Clive Elwood

Leadership, Veterinary Professionals

7th June 2018

So, do you miss clinical work?

This is the common question when I explain that I have relinquished clinical duties to concentrate on my leadership role. The sub-text (at least, to my ears) is ‘Why would you want to stop?’ To be fair, when you have spent a large proportion of your life pursuing a clear goal of being a vet and, in my case, specialising in small animal internal medicine, it does seem like a big shift to leave that behind, and it took me a few months to settle in to the new role.

Redefining my role

To say I am now ‘leading’ is not blowing my own trumpet. It is a change in what I do, not in who I am.


  1. I am still a vet.
  2. I have always been more than ‘a vet’.
  3. My role now is important and is in the service of animals, their owners and my colleagues.
  4. Leadership is a valid and valuable activity without which there would be chaos (Figures 1&2).


Figure 1. Where is the leadership?



Figure 2. Here it is!


So what do I do now I am not seeing cases?

‘Management is doing things right. Leadership is doing the right things.’ Peter Drucker

My current role is a mixture of management and leadership. For example, I manage the Health and Safety system in the business, and I will manage specific projects (such as the recent installation of new autoclaves) but I also lead the Board of Directors and others in management and leadership positions in the practice.

My leadership role can be broken down into ‘task oriented’, ‘relations oriented’, ‘change oriented’ and ‘external networking’ (Yukl 2013).

Task oriented activity includes clarifying, planning, monitoring operations and problem solving. With the other leaders in the practice I help direct the business strategy, communicate this across the business and I try to ensure understanding is consistent and clear. Often I am able to make sure the right people are talking to each other and have the same understanding and goals i.e. they are heading in the same direction. Of course, no path is perfectly smooth and problem solving is a key skill. That often means I need a broad understanding of the issues in hand and I have to seek the opinions of those who know best. Problems can be practical (the water supply is off), personal (someone has a problem they need help with) and/or political (X does not agree with Y and their motives may be different).

Relations oriented activity includes supporting, developing, recognizing and empowering others. ‘Collective leadership’ is a term used to describe a culture where leadership is shared and the ‘leader’ role assigned according to expertise and the needs of the current situation. This is highly relevant to healthcare, particularly multi-disciplinary care like ours, where for a given circumstance the right call might need to be made by the anaesthetist, the radiographer, the nurse, the surgeon etc, etc. So my job is to ensure that leadership skills and the necessary trust are embedded across the practice. Those familiar with factors influencing patient safety and outcomes will recognize how important this culture is.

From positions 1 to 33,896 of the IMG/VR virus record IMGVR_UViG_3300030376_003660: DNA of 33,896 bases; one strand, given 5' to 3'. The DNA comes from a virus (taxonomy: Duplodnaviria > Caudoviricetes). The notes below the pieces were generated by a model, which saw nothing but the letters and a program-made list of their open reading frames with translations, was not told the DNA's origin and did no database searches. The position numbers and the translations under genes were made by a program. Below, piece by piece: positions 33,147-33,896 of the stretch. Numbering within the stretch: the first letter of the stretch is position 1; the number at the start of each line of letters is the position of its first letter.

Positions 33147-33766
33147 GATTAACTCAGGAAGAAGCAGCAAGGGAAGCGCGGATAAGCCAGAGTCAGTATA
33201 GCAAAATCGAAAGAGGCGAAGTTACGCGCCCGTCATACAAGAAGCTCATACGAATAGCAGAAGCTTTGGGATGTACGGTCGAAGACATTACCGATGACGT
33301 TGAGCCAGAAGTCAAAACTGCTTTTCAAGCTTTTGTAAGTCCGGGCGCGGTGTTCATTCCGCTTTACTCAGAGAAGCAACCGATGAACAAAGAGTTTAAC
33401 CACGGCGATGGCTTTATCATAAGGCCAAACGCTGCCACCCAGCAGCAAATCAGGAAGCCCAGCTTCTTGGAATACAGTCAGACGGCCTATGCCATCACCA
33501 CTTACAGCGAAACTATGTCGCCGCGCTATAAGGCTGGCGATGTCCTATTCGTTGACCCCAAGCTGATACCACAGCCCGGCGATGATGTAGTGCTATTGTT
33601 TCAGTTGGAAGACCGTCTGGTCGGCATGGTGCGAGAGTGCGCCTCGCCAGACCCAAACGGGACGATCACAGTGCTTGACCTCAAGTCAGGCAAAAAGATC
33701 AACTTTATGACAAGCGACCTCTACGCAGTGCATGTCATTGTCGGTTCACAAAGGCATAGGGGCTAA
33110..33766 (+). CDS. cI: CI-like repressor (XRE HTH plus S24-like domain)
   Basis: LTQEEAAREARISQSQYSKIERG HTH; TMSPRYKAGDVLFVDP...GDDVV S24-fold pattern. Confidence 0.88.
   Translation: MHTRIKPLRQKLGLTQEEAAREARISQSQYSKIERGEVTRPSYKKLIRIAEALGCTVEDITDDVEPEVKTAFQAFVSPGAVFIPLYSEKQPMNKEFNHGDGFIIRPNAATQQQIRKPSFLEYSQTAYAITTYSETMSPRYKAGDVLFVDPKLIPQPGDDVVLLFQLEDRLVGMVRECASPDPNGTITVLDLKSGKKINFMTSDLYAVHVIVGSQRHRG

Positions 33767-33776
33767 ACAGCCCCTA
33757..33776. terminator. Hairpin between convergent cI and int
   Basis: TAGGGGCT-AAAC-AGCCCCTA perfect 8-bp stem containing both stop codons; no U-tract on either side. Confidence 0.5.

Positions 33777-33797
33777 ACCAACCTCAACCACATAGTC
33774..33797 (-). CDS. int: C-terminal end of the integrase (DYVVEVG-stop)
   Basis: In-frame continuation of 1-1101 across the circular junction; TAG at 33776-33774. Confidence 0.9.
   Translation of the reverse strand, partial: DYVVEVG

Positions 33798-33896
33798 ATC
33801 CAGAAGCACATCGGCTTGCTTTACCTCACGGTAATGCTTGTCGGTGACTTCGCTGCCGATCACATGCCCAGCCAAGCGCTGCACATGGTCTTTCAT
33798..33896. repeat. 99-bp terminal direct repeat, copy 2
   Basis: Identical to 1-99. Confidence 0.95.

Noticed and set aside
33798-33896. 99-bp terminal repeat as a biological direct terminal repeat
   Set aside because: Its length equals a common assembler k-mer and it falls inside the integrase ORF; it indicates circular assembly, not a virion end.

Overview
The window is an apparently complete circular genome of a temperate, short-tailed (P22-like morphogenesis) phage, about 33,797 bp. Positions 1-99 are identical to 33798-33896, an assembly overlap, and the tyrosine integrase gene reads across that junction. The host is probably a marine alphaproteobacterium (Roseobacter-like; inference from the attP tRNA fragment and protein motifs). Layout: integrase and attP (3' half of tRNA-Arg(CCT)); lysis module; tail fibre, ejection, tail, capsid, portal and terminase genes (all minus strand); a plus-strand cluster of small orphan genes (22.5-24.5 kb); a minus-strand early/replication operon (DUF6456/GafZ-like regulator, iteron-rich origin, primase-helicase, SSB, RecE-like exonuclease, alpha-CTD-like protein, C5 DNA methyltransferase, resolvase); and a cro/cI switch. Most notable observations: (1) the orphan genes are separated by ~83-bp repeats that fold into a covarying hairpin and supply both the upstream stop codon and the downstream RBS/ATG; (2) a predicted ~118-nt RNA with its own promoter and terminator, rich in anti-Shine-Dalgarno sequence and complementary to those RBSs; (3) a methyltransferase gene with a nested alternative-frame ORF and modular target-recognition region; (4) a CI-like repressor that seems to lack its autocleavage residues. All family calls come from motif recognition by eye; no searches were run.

So we have worked on leadership and management training beyond the Directors and Shareholders in the practice. We encourage self-development and recognition of achievement of individuals and collective activity. Coaching by myself and others is a focus of activity to encourage and support development. Empowerment means allowing colleagues to try new things and supporting them if they do not get things right and, if necessary, pushing back against criticism. It also means looking to issues such as diversity and inequality.


Figure 3 Distributing leadership across the organisation.


Change oriented activity includes advocating change, envisioning change, encouraging innovation, facilitating change and collective learning. This is the most difficult part of my role. We are in a volatile and challenging market at the moment and have grown to the point where our very size has meant we have had to change many aspects of how we manage the business, without losing the fundamentals of excellent patient care. Healthcare organisations, and professionals, are often change averse. This is understandable because good healthcare requires robust systems and adherence to detailed and specific ways of doing things. Achieving change in this culture is difficult but I have had to ‘dare greatly’ and hold hard to the long-term vision and shared belief that, in order to continue to successfully deliver outstanding patient care to as many patients as we can, we have to adapt, grow and change so we can remain who we fundamentally are. This is not easy!